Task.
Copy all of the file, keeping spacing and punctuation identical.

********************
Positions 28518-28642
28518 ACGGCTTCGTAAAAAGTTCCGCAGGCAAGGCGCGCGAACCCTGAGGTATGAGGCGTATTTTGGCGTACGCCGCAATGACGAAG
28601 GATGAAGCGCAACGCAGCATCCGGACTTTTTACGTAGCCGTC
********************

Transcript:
Positions 28518-28642
28518 ACGGCTTCGTAAAAAGTTCCGCAGGCAAGGCGCGCGAACCCTGAGGTATGAGGCGTATTTTGGCGTACGCCGCAATGACGAAG
28601 GATGAAGCGCAACGCAGCATCCGGACTTTTTACGTAGCCGTC